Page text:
The Log Cabin

Wednesday, June 2, 2010

Financing Your Log Cabin Land Purchase

You’ve decided to make that land purchase for your eventual log cabin retirement home site. Now is definitely the time to buy. The drawback is getting financing. If you haven’t already started your research, you’ll soon discover that undeveloped land is not exactly a lender’s favorite collateral. A lot of major banks aren’t interested in financing only land. First of all, you will want to focus on smaller local lenders that are at least familiar with the area of the property.

Why is undeveloped land so much more risky than developed? It’s primarily because unimproved land can’t be used to generate income. It’s also a lot easier for the borrower to stop making payments and walk away from land than a property with his home on it. If there’s no road and/or no utility access to the land which is not unusual for a log cabin site, lenders are even less interested. There’s a lot more downside risk than interest income for the lender.

Due to this collateral risk profile, lenders that do finance land, will have much more stringent conditions than a home mortgage. They want to be assured that you have the ability to make the payments. The more confident they are, the lower the down payment required. You can also provide other collateral besides the land. In any case, they don’t want your land. They want your monthly payments. They will typically require:

Higher credit standing
Higher interest rate
Shorter term – 10-15 years compared to 30 year mortgage
Higher down payment 25-30%

If you don’t have the full down payment or your credit doesn’t cut the mustard, what do you do? There’s always one possibility. Who is possibly even more motivated than you for you to be able to buy the land? The seller may be willing to provide you with financing. The conditions such as financing term and rate will depend on your negotiating skills, how desperate the seller is and when the seller needs the money. He may be perfectly content to just get a payment every month for a long term. A seller will usually want at least 20% down but again, that is negotiable.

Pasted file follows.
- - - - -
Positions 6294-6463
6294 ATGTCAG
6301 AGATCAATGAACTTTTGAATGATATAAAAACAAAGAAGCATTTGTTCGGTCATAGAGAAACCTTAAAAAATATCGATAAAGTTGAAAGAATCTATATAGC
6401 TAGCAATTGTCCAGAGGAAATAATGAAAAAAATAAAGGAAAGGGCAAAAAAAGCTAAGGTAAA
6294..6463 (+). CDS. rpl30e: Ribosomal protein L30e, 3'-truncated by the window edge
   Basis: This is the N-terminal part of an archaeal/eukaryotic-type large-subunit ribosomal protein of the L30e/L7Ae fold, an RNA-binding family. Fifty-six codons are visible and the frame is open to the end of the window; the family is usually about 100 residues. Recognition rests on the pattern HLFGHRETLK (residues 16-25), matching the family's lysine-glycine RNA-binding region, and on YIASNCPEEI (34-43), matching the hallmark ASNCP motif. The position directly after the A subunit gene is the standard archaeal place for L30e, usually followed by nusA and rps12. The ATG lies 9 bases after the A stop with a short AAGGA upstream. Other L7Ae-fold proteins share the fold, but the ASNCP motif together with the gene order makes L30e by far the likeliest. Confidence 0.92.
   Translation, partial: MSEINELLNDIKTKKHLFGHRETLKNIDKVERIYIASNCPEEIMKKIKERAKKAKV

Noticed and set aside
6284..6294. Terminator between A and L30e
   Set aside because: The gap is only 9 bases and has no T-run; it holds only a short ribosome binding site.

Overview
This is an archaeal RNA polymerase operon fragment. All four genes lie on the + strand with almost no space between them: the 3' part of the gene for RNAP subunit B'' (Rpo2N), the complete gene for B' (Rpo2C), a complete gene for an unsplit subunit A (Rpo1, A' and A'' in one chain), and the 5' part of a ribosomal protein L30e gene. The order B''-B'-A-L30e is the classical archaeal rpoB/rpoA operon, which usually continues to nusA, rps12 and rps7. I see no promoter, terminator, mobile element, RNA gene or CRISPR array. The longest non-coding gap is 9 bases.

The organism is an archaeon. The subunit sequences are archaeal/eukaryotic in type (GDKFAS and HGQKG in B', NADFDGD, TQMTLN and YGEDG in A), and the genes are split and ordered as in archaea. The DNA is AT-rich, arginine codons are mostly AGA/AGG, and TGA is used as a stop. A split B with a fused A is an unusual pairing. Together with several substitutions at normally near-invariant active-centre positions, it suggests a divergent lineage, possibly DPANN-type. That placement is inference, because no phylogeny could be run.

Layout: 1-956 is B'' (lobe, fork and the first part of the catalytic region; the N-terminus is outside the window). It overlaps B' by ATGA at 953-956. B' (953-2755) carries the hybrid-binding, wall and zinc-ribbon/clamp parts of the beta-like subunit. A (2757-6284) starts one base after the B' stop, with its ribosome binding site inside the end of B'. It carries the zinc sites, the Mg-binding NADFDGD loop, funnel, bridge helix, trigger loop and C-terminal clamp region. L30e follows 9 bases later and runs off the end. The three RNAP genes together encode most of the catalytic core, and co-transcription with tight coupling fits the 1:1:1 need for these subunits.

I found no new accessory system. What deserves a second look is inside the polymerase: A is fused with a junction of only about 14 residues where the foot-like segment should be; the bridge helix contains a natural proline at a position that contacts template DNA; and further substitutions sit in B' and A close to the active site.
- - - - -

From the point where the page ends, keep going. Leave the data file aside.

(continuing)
I bought my log cabin land from a developer. I ended up paying 100% cash from my IRA (see my related article “Using Your IRA to Buy Land for a Log Cabin.”) I did find out that the developer had occasionally lent short term money to buyers. The financing structure was a ‘land contract’, also known as a ‘contract for deed.’ The term is 12-18 months and a down payment is required. The monthly payments include some principal amortization. A large balloon payment (remaining principal) is payable at the end of term.

The developer still holds title and if the buyer does not refinance/pay off the balloon at the end of the term, the developer keeps all the payments as well the property. If you do refinance, you get the title. You had better be confident in your ability to refinance or this option is quite expensive.

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